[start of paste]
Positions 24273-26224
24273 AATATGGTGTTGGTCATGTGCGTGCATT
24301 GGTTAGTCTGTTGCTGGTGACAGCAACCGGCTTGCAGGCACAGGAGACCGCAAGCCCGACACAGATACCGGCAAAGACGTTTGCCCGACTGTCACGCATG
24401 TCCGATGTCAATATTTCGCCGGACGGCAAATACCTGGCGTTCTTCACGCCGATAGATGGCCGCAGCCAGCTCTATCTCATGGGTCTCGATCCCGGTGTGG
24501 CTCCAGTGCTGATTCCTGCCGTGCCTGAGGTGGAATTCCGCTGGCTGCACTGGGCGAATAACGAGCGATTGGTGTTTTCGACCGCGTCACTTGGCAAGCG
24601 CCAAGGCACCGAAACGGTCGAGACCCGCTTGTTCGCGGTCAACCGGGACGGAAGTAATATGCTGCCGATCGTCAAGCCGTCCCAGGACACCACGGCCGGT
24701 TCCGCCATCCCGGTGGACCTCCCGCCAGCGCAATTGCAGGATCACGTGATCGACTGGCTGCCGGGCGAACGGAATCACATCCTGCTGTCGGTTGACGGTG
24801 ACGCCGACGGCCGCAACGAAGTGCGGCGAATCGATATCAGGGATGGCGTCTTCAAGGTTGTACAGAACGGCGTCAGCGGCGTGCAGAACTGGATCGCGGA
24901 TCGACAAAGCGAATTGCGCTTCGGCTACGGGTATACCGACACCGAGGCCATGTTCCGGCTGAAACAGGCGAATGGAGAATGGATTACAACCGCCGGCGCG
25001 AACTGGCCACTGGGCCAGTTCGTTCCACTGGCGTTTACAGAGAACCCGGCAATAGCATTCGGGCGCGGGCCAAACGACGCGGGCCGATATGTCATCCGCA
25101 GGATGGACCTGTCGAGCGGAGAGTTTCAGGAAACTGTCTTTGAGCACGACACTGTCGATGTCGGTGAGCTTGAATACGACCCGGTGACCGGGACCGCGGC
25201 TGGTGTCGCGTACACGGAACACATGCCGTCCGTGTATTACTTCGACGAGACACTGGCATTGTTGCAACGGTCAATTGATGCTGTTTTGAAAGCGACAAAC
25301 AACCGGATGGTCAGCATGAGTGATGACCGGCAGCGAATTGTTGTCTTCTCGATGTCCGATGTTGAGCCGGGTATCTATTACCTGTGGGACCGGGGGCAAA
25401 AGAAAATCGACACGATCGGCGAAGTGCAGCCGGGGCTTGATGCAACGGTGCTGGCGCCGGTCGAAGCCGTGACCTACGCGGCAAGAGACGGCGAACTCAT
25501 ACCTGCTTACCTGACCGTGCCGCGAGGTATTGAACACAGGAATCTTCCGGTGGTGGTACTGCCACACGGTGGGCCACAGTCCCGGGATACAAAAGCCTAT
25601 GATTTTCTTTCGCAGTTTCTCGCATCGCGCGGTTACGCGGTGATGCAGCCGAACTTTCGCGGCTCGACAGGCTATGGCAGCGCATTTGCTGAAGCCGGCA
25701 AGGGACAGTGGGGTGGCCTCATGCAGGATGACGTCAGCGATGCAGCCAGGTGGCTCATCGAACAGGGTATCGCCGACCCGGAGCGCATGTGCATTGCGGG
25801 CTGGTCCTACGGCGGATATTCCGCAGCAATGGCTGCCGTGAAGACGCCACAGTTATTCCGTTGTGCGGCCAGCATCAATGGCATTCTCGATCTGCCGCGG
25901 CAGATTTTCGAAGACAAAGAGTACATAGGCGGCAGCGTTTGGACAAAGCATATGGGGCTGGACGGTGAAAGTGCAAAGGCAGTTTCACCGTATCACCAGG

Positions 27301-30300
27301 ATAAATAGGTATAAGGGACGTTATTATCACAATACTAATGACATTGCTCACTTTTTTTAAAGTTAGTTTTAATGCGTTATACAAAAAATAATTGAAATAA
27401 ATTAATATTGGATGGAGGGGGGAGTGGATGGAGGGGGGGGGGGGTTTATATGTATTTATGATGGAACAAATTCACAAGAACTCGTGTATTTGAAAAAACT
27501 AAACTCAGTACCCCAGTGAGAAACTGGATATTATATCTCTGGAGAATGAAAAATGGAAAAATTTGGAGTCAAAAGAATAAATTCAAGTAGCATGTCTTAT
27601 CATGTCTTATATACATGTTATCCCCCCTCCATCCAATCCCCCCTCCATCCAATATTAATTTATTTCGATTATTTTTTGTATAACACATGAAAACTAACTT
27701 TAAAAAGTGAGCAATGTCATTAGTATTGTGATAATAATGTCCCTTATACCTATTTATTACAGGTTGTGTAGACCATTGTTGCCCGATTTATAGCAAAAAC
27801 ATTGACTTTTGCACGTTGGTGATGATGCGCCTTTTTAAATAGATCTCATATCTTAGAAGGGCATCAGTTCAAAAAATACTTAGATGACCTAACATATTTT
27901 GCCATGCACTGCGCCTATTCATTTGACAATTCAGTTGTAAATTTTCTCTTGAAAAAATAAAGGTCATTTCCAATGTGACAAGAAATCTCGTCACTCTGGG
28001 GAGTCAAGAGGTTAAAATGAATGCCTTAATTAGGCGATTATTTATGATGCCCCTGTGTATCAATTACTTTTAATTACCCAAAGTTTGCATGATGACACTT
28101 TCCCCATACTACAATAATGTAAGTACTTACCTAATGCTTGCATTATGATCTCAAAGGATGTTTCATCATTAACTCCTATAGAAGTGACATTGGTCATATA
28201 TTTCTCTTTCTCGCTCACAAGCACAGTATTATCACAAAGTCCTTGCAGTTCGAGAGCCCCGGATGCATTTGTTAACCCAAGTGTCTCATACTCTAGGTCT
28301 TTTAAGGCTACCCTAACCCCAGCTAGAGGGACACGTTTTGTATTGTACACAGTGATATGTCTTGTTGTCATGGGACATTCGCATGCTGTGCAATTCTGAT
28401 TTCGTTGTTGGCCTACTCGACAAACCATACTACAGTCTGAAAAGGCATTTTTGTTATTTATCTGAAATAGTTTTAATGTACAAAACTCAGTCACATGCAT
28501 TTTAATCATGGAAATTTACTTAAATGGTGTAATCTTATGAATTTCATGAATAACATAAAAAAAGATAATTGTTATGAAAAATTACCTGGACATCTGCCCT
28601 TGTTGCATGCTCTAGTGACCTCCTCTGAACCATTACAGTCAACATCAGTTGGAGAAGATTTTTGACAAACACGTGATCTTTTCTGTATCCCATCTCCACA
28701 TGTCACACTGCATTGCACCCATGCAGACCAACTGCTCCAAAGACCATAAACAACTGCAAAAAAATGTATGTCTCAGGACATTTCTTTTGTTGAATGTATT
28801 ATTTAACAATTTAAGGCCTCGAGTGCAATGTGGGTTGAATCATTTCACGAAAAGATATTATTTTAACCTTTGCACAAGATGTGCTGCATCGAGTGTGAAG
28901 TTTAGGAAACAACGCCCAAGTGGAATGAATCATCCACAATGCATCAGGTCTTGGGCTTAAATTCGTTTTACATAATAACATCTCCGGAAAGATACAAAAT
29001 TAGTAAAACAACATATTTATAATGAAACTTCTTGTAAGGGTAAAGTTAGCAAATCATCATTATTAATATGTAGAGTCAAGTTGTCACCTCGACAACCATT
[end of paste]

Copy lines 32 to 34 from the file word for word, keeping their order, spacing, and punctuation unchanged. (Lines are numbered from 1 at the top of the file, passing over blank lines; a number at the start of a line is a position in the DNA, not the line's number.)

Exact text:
28401 TTCGTTGTTGGCCTACTCGACAAACCATACTACAGTCTGAAAAGGCATTTTTGTTATTTATCTGAAATAGTTTTAATGTACAAAACTCAGTCACATGCAT
28501 TTTAATCATGGAAATTTACTTAAATGGTGTAATCTTATGAATTTCATGAATAACATAAAAAAAGATAATTGTTATGAAAAATTACCTGGACATCTGCCCT
28601 TGTTGCATGCTCTAGTGACCTCCTCTGAACCATTACAGTCAACATCAGTTGGAGAAGATTTTTGACAAACACGTGATCTTTTCTGTATCCCATCTCCACA